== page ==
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Toward a New Era: While Taisho, Showa records mark history, detail worries in new docs

This photo taken on Jan. 9, 2019, shows the "Records of the Showa Tairei (enthronement ceremonies)" kept at the National Archives of Japan in Tokyo's Chiyoda Ward. (Mainichi/Koichiro Tezuka)

TOKYO -- The year was 1912, and the first Imperial era name change in modern Japanese history to "Taisho" from "Meiji" was hastily put together. That much is clear from examining the records surrounding the decision stored in the National Archives of Japan.

"On July 28, the 45th year of Meiji, due to His Majesty Emperor Meiji's advancing illness, the Prime Minister of the Cabinet has instructed Confucian scholars in the Imperial Court and the government to create suggestions for a new era name," it is written in the "Records of the Taisho Tairei (enthronement ceremony)."

The prime minister at the time was Saionji Kinmochi, and he ordered government officials and others well versed in Confucianism to come up with drafts for the new era name only two days before Emperor Mutsuhito, posthumously known as Emperor Meiji, passed away. The day following Saionji's order, Kokubu Tanenori and four others under the office of the Cabinet secretaries came up with the suggestions "Eian," "Kentoku," "Shotoku" and "Tenko."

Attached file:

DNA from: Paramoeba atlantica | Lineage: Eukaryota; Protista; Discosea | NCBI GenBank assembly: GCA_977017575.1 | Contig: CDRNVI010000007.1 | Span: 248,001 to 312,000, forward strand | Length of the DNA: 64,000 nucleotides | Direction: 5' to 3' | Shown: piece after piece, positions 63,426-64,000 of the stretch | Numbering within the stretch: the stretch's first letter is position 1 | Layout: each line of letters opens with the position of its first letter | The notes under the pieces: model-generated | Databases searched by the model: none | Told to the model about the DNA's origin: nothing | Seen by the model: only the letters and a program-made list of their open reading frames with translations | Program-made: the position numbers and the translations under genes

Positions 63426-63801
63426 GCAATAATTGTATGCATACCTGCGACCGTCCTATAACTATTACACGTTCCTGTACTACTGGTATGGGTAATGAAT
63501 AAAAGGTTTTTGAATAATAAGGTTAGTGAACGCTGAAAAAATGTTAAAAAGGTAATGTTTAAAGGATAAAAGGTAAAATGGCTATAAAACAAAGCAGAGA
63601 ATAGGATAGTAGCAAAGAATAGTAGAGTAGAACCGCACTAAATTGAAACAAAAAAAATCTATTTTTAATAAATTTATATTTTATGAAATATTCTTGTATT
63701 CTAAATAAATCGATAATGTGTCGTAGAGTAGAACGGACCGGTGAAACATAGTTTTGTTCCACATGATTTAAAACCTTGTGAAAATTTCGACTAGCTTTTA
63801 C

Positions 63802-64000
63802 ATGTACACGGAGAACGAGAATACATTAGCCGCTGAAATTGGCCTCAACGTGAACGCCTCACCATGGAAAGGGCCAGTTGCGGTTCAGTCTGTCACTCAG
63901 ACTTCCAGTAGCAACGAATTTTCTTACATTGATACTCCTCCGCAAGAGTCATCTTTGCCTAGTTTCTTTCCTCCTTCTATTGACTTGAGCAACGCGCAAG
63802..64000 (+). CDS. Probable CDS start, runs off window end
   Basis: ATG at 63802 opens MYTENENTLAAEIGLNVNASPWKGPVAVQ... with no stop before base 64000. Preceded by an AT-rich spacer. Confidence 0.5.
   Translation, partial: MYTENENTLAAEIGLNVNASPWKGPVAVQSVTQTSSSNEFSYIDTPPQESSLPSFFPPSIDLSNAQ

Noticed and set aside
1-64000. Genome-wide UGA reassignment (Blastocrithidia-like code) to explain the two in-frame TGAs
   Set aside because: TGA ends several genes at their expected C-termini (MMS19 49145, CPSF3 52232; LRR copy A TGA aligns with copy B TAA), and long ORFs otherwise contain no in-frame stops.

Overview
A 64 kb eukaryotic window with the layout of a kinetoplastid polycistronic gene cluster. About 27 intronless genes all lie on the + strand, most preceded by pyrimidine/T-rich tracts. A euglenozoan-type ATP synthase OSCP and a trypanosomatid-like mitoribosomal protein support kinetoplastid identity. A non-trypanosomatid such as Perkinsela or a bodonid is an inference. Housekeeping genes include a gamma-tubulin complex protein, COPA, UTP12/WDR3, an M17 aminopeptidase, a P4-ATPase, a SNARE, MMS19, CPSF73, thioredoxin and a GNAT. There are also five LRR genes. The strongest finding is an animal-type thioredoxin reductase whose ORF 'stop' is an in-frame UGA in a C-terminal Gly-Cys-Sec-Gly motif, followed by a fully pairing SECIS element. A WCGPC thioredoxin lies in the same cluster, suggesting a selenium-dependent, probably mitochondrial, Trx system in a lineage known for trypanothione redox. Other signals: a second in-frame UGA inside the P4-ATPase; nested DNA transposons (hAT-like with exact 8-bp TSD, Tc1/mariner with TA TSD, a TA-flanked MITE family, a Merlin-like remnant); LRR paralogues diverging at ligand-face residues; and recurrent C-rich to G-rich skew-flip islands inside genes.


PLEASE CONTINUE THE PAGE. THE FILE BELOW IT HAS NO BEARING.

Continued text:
Saionji, who had knowledge of the Chinese classics, conducted the selection himself, throwing out the candidates on the spot for such reasons as, "This was used during the Song Dynasty" in China, or "This is part of the name of a Tang Dynasty empress." It was during the third review round that the name "Taisho" was chosen.

Great author and literary scholar Mori Ogai was against the era name. From 1917, the sixth year of Taisho, he served as the head of the then Imperial Household Ministry library. In a letter to his close friend Kako Tsurudo in 1920, Mori wrote that the choice was "the result of a lack of investigation," and expressed his dissatisfaction that Meiji and Taisho had already been used before.

The two names had been used in countries far removed from the center of Chinese civilization, Zhongyuan, or the Central Plain; Meiji had been used in Dali, a city in the southern Chinese province of Yunnan, and Taisho in Annam, which is now Vietnam.

"If you use the Imperial era name of a neighboring country, then it has an effect on the legitimacy of that dynasty," explained Isao Tokoro, a professor emeritus at Kyoto Sangyo University.

Four years before the change from the Taisho (1912-1926) to Showa (1926-1989) eras on Dec. 25, 1926, Ogai died of illness at age 60. The inheritor of Ogai's duties of maintaining the list of past Imperial era names and their references was the Chinese classics scholar Yoshida Masuzo, whom Ogai had hired himself.

In the "Records of the Showa Tairei" in the National Archives, it is written that due to the deteriorating health of Emperor Taisho, Imperial Household Minister Ichiki Kitokuro "issued an informal instruction" to Yoshida to propose Imperial era name candidates.